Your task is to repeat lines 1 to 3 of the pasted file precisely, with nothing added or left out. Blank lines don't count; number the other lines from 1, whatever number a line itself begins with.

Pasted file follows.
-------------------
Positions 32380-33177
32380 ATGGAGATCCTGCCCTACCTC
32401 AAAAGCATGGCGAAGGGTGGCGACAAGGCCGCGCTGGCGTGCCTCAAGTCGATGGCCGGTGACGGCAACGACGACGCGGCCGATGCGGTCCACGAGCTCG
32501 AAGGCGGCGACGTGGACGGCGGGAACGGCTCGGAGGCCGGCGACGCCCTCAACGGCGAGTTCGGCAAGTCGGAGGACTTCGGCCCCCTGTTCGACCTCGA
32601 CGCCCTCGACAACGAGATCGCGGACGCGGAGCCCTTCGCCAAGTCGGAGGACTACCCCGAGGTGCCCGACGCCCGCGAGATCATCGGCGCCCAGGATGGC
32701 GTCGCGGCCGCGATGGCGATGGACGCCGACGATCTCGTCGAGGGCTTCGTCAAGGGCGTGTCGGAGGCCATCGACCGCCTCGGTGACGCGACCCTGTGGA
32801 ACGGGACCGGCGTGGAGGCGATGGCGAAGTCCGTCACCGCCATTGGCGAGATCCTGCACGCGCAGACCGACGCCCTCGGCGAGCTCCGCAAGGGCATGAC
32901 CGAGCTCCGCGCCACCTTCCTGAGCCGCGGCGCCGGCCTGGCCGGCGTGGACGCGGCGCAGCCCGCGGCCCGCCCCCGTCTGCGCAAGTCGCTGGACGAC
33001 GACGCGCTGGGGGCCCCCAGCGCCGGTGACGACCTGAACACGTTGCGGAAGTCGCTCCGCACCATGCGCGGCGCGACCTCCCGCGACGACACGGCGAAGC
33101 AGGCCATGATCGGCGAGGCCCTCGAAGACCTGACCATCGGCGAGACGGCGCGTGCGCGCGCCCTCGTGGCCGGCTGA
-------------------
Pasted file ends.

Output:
Positions 32380-33177
32380 ATGGAGATCCTGCCCTACCTC
32401 AAAAGCATGGCGAAGGGTGGCGACAAGGCCGCGCTGGCGTGCCTCAAGTCGATGGCCGGTGACGGCAACGACGACGCGGCCGATGCGGTCCACGAGCTCG